Not Just 4 Paws Animal Hospital in Canyon Lake, CA, is a veterinarian hospital that offers state-of-the-art pet care, specializing in animal vaccinations and flea and tick prevention. You can depend on our vet, Dr. Laura Searle-Barnes, to ensure your pet stays updated on all its vaccines and pet care needs. One of the most crucial things you can do for your pet’s health and wellness is to ensure that their vaccinations are current. To grasp how vital vaccines are, it helps to understand what they are made to prevent.
Vaccinations We Offer
Our animal hospital provides the most innovative vaccine technology available. We strive to maintain the highest quality of protection for your pet. These are the vaccinations we offer:
DHLP – Canine Distemper Complex Vaccine
The canine distemper complex vaccine, or DHLP, is given to dogs about every three years. Its components protect against the canine distemper virus, canine hepatitis, leptospirosis, and parainfluenza.
Distemper affects respiratory functions, gastrointestinal tract, and neurological system. Hepatitis is extraordinarily infectious and causes anorexia, fever, and death. Leptospirosis causes kidney and liver damage.
Parainfluenza is highly contagious and causes respiratory illness. Parvovirus is an incredibly deadly infection that affects the gastrointestinal tract, causing severe diarrhea, vomiting, and dehydration.
The parvovirus vaccine is given to puppies three times between 6-16 weeks of age with a booster after one year. Adult dogs initially need two doses of this vaccine about four weeks apart. Then, adult dogs need a booster at least every three years.
Parvovirus transmits through contaminated surfaces of just about anything: collars, bowls, hands, and clothing. It is known to survive for long periods on its own effectively. The infection causes lethargy, loss of appetite, vomiting, fever, severe diarrhea, and often death as soon as two days after the illness' onset.
The canine coronavirus (“CCoV”) vaccine is regularly included with the DHLP dose. However, not all dogs require this vaccine. This infection often occurs when multiple dogs live together in tight living quarters such as boarding, kennels, and shelters. Your vet can help you determine if this vaccine is appropriate for your dog.
CCoV is not the same as SARS-CoV-2, which causes COVID-19, and does not affect humans. CCoV transmits through unsanitary conditions or oral contact with contaminated fecal matter. It causes serious gastrointestinal problems in dogs but does not affect respiratory functions.
Lyme Disease Vaccine
The Lyme disease vaccine is given to puppies at nine weeks of age, then another dose 2-4 weeks later. Adult dogs receive this vaccine annually, before tick season, and it is only recommended for high-risk animals.
Lyme disease is spread by ticks. The symptoms include loss of appetite, fever, low energy, lameness, inflammation, discomfort, pain, and stiffness. It can become severe enough to cause kidney failure, serious cardiac issues, or neurological problems.
Bordetella and Bronchi-Shield Vaccine
The Bordetella and Bronchi-Shield vaccine is administered orally or by injection annually with six-month boosters if needed. Not all dogs require this vaccine. Your vet can help you determine if this medication is appropriate for your dog.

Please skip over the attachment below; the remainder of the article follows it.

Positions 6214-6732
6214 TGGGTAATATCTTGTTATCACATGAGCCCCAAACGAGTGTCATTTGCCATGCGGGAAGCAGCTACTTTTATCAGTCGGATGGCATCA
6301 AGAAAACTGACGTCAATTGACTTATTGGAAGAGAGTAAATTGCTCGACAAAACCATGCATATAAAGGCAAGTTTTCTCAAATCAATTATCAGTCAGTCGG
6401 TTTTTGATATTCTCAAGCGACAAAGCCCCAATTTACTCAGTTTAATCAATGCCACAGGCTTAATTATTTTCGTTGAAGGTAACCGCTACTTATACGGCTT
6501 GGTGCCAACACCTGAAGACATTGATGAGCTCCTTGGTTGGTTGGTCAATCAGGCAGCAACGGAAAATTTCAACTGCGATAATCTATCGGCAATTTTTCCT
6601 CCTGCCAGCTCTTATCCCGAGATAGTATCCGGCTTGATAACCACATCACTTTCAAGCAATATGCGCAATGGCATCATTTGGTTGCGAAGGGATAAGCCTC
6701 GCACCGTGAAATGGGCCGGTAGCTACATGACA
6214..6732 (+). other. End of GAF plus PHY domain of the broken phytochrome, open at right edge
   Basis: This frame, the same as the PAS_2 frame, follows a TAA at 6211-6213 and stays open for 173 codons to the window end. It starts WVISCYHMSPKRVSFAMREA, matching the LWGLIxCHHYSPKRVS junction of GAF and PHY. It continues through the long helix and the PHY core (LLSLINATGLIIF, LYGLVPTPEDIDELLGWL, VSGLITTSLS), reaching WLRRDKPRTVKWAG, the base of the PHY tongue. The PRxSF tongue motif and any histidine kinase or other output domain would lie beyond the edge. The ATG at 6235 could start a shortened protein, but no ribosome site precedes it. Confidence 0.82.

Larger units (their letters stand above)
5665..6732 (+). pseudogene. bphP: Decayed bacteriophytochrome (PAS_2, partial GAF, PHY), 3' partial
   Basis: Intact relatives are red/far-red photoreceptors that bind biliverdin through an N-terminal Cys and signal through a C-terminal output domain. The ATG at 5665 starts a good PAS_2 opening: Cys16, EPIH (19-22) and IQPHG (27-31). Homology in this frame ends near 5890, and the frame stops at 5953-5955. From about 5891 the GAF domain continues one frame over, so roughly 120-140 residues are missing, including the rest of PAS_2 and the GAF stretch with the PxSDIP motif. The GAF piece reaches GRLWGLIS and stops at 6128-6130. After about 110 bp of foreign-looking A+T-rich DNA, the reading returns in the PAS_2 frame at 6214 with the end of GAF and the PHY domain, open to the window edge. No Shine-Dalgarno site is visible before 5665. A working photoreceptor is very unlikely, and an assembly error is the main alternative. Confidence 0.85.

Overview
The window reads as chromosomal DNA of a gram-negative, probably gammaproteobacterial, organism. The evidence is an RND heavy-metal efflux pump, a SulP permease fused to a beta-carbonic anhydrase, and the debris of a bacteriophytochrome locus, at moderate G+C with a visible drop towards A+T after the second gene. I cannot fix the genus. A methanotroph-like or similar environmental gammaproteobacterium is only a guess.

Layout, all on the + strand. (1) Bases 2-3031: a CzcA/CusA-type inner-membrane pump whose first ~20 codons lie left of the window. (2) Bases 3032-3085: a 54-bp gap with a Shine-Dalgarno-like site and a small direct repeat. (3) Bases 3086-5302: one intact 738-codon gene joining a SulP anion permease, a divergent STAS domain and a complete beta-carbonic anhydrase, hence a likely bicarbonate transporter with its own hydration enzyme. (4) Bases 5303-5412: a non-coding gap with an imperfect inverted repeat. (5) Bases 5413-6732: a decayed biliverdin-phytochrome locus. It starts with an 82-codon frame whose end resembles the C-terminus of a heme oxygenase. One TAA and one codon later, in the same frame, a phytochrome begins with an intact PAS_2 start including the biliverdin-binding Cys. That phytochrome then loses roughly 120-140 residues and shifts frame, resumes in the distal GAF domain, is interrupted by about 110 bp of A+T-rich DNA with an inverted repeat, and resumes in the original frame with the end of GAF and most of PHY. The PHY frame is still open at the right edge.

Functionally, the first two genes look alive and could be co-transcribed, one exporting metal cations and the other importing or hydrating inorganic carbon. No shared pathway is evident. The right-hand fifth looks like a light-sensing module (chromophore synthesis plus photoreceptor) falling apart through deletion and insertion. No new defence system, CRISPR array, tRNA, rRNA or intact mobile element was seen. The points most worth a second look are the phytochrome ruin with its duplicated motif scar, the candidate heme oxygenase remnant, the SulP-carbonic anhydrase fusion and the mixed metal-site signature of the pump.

Bordetella bronchiseptica is a bacterial infection transmitted most often in kennel situations or where dogs are close to one another. It is regularly referred to as “Kennel Cough” and affects the dog’s upper respiratory system. While it is rarely lethal, it does cause an agonizing chronic cough.
The rattlesnake vaccine should be given to dogs 30 days before potential exposure to rattlesnakes. It remains effective for about 60 days. Not all dogs require this vaccine. Your vet can help you determine if this medication is appropriate for your dog.
Rattlesnake poisoning occurs when your dog is bitten. The snake’s venom is toxic and deadly. Symptoms may include puncture wounds, excessive panting, restlessness, collapse, weak breathing, diarrhea, lethargy, swelling, muscle tremors, seizures, and death.
FVRCPC – Feline Distemper Complex Vaccine
The feline distemper complex vaccine, or FVRCPC, is administered with a booster in one year, then every three years. Its components protect against feline viral rhinotracheitis, feline calicivirus, and feline panleukopenia.
Feline viral rhinotracheitis affects upper respiratory functions. Feline calicivirus affects upper respiratory functions and causes oral ulceration, chronic stomatitis, systemic disease, pneumonia, or lameness. Feline panleukopenia is highly contagious with a high mortality rate. It is an infection of the internal organs and causes fever, vomiting, anorexia, and severe diarrhea.
FeLV – Feline Leukemia Vaccine
The feline leukemia vaccine, or FeLV, is given in two doses one month apart with a booster in one year, then every three years. The feline leukemia virus only affects cats, may cause several types of cancer, and is incurable.
This virus affects the immune system and often leads to persistent infection and is transmitted through the exchange of bodily fluids. It is fatal and can only be detected through blood tests.
The rabies vaccine is typically given with a booster in one year, then every three years. It is a required vaccination in every U.S. state. It is incurable, deadly, and highly contagious.
The rabies virus lives in saliva, so it is usually transmitted through a bite from an infected animal or licking an infected wound. The virus causes fever, excessive drooling, staggering, difficulty swallowing, seizures, and paralysis. It can induce hypersensitivity to lights and movement, causing the animal to behave aggressively.
Veterinarian Pet Care at Your Fingertips
Contact Not Just 4 Paws Animal Hospital today at (951) 244-4199 for more information on pet vaccinations or to schedule an appointment with our veterinarian.